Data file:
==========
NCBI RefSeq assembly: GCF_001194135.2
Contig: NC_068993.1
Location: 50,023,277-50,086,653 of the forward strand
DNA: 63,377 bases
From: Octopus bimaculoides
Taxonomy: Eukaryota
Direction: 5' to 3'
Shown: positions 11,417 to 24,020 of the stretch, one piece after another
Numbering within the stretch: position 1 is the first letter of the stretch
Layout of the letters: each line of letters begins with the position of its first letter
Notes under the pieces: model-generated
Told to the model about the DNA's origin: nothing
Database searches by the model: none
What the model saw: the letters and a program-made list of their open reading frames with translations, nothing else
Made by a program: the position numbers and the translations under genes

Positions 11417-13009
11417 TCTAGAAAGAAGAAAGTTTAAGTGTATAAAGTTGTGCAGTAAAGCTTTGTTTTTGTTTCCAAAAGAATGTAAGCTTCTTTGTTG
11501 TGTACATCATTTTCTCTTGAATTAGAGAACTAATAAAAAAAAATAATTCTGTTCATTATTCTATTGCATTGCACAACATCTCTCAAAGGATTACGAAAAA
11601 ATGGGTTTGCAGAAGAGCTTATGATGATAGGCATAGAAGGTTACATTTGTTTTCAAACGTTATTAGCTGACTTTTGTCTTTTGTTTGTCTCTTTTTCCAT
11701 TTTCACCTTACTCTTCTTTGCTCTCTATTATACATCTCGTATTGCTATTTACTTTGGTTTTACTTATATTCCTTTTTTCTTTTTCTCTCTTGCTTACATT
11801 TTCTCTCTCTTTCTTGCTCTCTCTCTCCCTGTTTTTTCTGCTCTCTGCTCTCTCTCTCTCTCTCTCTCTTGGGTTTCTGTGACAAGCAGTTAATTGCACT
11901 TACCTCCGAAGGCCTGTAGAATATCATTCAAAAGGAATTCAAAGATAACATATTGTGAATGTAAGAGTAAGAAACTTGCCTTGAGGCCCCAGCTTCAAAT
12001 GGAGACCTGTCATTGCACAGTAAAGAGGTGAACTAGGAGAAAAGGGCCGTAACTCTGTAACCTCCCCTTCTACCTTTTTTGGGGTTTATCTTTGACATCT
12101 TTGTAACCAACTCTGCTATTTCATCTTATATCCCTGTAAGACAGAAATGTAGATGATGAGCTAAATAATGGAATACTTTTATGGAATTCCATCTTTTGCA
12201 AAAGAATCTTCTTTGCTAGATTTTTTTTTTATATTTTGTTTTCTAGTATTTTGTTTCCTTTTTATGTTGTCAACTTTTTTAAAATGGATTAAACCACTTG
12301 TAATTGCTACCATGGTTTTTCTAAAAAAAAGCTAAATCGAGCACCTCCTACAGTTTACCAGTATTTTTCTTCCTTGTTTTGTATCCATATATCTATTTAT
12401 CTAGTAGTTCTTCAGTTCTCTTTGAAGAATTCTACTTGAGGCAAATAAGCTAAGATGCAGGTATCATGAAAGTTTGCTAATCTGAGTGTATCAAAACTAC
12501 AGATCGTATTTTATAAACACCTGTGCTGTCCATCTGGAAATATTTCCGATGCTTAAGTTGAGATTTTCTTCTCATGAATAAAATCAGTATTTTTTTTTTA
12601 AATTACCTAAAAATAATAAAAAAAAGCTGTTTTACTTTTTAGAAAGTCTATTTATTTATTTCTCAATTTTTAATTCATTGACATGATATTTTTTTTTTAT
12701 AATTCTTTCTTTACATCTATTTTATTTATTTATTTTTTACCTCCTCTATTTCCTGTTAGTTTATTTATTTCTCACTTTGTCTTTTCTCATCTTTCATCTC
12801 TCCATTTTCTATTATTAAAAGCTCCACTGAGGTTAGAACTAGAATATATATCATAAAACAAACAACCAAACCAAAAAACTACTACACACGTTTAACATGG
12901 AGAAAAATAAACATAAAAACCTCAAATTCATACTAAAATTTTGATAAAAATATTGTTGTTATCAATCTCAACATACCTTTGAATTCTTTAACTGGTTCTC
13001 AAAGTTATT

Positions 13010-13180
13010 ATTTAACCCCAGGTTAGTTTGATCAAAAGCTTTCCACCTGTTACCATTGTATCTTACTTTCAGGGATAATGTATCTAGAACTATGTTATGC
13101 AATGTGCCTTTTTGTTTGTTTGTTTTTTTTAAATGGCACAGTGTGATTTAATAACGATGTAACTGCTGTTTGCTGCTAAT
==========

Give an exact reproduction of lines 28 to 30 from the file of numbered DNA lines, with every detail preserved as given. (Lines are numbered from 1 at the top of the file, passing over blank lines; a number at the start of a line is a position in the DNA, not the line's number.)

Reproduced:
12501 AGATCGTATTTTATAAACACCTGTGCTGTCCATCTGGAAATATTTCCGATGCTTAAGTTGAGATTTTCTTCTCATGAATAAAATCAGTATTTTTTTTTTA
12601 AATTACCTAAAAATAATAAAAAAAAGCTGTTTTACTTTTTAGAAAGTCTATTTATTTATTTCTCAATTTTTAATTCATTGACATGATATTTTTTTTTTAT
12701 AATTCTTTCTTTACATCTATTTTATTTATTTATTTTTTACCTCCTCTATTTCCTGTTAGTTTATTTATTTCTCACTTTGTCTTTTCTCATCTTTCATCTC